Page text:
Cultivating Interview 7

In so much of your work, Diana, you’ve established how much of a difference this historic friendship made and how much difference they both made to each other. But Lewis also wrote that “No-one ever influenced Tolkien – you might as well try to influence a bandersnatch.” What exactly was Lewis saying with this remark, when he knew full well from his own experience that Tolkien solicited comments and suggestions, listened to critique, and made changes to his drafts? Lewis also knew that Tolkien could be hurt by remarks of others (including Hugo Dyson). What do you suppose he meant by the term “influence”? Was his understanding of influence different than we understand it some fifty-plus years later?

Honestly, Lewis’s comments on influence are much bigger and rather more complicated than that one comment might suggest. But yes, Lewis does say that sometimes when the Inklings gave him feedback, Tolkien “took no notice.” At times, I’m sure that’s true. Then again, I think that Lewis underestimated the extent to which Tolkien responded to the Inklings and their specific advice. Picture it this way: in the heat of an Inklings meeting, one member or another would make a suggestion, and Tolkien would push back, fighting to defend his artistic choices, resisting any change. That’s what writers do; no, that’s what all of us do when someone gives advice or offers, um, “constructive criticism.” The snarling, defensive impulse of the bandersnatch is strong in us.

Here’s what I’d like you to picture: What do you think happened after an Inklings meeting, after Tolkien returned home, when his house was quiet and the pages of his draft were spread out before him? There is ample evidence that in that moment, he’d remember a comment, consider its merits, and make significant changes to his story.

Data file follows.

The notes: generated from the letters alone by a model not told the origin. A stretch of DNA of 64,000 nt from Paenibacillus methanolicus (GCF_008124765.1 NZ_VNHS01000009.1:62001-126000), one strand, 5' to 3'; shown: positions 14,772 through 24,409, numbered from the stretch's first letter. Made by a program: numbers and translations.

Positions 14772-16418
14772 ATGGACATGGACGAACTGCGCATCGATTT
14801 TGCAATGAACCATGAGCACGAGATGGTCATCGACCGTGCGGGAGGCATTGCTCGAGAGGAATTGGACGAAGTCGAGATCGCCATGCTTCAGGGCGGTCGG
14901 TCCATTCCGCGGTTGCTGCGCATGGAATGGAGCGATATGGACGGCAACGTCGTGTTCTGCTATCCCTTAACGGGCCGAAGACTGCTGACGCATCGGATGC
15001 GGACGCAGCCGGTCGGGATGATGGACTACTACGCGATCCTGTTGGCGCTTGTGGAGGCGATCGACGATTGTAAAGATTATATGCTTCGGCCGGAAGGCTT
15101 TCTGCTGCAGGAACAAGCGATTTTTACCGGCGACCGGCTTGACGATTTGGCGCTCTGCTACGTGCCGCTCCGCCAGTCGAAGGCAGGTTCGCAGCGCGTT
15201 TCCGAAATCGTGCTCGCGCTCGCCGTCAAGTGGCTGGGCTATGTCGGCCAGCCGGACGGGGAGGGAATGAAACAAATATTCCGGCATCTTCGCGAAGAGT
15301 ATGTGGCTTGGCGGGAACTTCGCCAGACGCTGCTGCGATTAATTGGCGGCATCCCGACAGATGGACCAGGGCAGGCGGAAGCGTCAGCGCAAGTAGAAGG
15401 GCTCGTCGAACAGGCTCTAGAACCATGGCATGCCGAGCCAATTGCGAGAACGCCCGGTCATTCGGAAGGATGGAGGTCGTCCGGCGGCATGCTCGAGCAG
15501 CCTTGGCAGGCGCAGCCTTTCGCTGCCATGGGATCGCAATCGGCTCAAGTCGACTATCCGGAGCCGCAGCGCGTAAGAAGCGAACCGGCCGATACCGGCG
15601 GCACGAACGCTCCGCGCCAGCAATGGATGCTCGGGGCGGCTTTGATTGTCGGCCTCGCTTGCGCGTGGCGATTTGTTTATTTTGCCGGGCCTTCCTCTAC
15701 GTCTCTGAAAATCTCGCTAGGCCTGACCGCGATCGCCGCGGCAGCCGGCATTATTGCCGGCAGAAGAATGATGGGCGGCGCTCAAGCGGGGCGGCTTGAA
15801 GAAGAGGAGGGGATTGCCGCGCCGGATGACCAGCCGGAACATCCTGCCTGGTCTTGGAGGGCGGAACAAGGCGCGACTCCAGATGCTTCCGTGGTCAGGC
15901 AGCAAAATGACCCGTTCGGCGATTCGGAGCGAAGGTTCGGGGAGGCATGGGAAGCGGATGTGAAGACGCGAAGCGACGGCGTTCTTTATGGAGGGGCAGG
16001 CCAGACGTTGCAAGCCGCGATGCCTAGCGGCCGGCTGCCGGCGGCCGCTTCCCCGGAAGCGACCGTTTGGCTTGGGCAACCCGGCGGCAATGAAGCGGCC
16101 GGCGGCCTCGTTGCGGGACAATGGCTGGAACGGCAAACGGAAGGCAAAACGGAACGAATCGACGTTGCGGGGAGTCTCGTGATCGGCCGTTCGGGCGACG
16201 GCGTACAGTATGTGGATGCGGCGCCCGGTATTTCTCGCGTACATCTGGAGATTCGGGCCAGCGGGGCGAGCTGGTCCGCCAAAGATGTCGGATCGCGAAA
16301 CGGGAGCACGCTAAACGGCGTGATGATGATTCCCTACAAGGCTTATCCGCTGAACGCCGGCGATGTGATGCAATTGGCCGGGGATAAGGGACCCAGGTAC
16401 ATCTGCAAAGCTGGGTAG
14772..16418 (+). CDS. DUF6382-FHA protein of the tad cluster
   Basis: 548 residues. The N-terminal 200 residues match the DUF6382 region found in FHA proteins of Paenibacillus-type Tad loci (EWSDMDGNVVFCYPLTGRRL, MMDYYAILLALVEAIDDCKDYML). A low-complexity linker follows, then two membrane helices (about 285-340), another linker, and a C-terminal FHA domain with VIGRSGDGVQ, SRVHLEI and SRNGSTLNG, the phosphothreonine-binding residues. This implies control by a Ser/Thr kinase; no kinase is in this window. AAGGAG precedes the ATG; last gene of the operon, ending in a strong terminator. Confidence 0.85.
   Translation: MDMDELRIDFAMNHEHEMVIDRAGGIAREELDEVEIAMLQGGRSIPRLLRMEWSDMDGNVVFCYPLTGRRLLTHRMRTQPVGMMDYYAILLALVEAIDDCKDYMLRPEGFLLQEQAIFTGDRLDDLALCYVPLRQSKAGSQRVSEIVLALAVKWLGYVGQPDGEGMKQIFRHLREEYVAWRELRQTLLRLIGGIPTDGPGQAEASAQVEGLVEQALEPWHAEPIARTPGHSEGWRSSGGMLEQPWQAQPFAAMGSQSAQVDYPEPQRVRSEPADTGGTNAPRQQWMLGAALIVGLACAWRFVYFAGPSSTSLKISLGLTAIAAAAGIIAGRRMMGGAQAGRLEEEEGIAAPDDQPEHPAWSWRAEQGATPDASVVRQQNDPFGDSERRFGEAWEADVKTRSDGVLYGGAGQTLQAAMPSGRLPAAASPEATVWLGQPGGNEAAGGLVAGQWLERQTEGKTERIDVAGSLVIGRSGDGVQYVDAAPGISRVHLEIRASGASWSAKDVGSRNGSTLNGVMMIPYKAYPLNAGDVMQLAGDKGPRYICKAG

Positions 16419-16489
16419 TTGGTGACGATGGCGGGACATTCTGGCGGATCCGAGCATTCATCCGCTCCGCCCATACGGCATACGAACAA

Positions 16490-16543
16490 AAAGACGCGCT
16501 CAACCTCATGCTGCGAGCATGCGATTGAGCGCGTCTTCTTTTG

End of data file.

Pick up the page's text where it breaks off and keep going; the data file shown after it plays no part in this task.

Perhaps an example will help. Let’s say that I give my manuscript to Linda asking for feedback. She reads it through and saying something like, “The whole thing is way too long. Chop your third point; the first and second will suffice.” I might respond, “But Linda!! The third section is the most important one!” She’ll mutter a response; I’ll argue and pout; we’ll both go home feeling huffy. Then later, I’ll calm down and reconsider the draft.

With her critique in mind, I might decide to move the third point and put it first, then clarify and strengthen it. After that, I might severely shorten the other two sections to pick up the pace. In one sense, it may look like I ignored her advice entirely. In fact, her comment was the catalyst that completely changed the work.

Did the Inklings influence Tolkien? Well, he certainly didn’t always do what they told him to do. But even when he ignored their specific advice, he listened and he made major changes in response to what he heard.

This question-and-answer is part of a larger interview conducted by Lancia Smith with Dr. Diana Glyer in January 2016 on “Cultivating the Good, the True, and the Beautiful.” To read the full interview and gain further insights into creative collaboration, click here.

About Diana Glyer

Diana Pavlac Glyer is an award-winning writer who has spent more than 40 years combing through archives and studying old manuscripts. She is a leading expert on C.S. Lewis and J.R.R. Tolkien; her book The Company They Keep changed the way we talk about these writers. Her scholarship, her teaching, and her work as an artist all circle back to one common theme: creativity thrives in community. Her new book is BANDERSNATCH: C.S. Lewis, J.R.R. Tolkien, and the Creative Collaboration of the Inklings.

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